Want a job with no pay, lousy hours and stinky?
Help Wanted: No pay, hours can be lousy, and sometimes it stinks.
That plea from animal shelters and rescues across the country doesn't sound very appealing. But thousands of volunteers answer the call every day.
"I don't know how we could function without volunteers," said Robin Starr, who is in charge of the Society for the Prevention of Cruelty to Animals in Richmond, Virginia.
Jobs include that often smelly cleanup chore. But every facility also needs people to feed, walk, groom, train, play with and show animals. They also need office and other help.
Karen Gammon, 58, donates her art for auctions and the gift store at Starr's shelter. She used a charcoal-smothered canvas and then an eraser to peel away the charcoal.
"One year, the bidding got to $11,000, so she agreed to do two drawings at that price, making $22,000 for the shelter," Starr said.
At Florida's Humane Society of Vero Beach and Indian River County, Cornelia Perez, 72, started volunteering 60 years ago, when she rode her bike to a shack by the railroad tracks and they let her walk the dogs.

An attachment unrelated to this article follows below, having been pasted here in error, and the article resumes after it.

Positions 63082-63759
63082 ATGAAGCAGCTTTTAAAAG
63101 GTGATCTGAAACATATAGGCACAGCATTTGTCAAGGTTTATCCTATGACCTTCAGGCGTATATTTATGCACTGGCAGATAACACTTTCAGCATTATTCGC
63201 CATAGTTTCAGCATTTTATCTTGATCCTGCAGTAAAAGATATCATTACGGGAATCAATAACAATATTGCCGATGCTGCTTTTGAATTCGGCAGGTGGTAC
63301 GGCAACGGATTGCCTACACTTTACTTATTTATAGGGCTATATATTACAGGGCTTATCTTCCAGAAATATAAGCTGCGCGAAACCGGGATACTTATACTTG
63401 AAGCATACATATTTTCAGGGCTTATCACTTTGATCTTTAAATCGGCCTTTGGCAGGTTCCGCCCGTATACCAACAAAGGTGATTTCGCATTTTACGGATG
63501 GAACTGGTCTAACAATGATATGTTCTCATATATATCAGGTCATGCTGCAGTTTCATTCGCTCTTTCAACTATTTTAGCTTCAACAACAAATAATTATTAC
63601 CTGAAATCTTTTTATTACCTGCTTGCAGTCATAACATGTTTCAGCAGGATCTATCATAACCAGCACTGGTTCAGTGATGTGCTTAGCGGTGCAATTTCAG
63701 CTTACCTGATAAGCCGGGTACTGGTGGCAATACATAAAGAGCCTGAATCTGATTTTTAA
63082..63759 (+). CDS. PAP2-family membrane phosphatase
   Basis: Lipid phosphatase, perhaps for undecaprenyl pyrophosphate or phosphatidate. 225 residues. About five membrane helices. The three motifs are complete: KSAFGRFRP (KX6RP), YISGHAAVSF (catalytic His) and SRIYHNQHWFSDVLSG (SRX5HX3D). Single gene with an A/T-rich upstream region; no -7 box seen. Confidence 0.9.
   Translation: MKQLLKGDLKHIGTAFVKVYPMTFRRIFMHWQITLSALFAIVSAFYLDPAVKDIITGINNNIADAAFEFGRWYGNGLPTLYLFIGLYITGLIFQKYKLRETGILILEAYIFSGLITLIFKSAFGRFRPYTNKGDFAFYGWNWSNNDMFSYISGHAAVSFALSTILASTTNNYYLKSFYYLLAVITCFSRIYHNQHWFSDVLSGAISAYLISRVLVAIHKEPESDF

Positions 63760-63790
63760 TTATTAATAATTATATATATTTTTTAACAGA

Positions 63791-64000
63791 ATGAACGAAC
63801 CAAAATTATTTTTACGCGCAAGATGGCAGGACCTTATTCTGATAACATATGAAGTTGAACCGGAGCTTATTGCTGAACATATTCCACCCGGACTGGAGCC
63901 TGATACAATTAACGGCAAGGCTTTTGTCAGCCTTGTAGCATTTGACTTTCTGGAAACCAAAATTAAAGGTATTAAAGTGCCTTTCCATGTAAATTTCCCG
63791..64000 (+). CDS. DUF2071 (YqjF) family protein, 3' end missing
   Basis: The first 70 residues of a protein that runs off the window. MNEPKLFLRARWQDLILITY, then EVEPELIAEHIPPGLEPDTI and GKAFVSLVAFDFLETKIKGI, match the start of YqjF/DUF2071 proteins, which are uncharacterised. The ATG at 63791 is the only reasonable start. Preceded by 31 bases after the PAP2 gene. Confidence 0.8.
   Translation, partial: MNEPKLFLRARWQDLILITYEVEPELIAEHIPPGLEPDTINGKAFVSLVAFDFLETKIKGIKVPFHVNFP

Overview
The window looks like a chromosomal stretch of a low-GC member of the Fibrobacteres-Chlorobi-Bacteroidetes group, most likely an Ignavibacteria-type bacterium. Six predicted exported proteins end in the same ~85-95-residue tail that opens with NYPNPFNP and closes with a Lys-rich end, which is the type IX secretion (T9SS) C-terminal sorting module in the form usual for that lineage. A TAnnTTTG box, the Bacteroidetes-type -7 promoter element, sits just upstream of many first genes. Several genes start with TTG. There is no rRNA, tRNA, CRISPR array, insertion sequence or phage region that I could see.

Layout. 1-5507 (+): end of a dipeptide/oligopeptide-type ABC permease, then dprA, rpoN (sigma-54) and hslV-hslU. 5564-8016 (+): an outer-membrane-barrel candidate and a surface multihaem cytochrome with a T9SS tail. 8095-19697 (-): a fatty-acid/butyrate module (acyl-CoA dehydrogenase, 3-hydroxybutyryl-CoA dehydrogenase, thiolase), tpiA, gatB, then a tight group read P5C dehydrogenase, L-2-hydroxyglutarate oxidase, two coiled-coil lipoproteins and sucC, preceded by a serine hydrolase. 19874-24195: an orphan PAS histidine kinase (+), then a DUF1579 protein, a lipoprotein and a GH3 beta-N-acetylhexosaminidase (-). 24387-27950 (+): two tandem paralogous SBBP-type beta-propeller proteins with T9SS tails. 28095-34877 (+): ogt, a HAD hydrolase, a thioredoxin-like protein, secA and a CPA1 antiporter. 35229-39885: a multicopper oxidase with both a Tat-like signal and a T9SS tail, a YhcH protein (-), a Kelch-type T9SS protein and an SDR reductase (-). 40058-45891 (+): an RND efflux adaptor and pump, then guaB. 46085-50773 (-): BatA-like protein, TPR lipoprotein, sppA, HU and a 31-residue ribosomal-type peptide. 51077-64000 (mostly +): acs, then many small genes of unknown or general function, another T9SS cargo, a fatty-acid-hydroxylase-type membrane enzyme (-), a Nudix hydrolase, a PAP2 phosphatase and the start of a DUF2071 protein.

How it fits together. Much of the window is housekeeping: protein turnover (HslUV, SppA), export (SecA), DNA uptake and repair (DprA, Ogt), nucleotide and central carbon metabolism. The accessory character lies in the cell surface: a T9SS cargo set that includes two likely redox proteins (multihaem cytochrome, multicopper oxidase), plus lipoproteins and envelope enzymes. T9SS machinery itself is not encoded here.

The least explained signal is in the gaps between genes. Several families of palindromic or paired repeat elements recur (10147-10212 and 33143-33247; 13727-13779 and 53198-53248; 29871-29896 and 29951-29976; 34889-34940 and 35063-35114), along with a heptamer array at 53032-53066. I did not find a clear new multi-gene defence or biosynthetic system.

She was away for a while, at boarding school, college and an early career, and returned in 1984. She put pails in supermarkets for food donations and coordinated the building campaign for the shelter that replaced the shack. She now volunteers at the state-of-the-art shelter that replaced the building.
Jourdan Giron, who turns 21 this month, signed up in February for eight hours a month at the SPCA in Los Angeles. She already has put in over 325 volunteer hours, well over the 64 promised.
"I'm just happy being here and I don't want to leave," she said.
Usually shy, she is comfortable when talking to customers about animals. Giron does those smelly jobs too. She sees it as a matter of faith.
"I know," she said, "it's because they trust me to go in the kennels."
Critical thinking challenge: Why must shelters depend on volunteers who work for no pay? Why are people willing to work for no pay?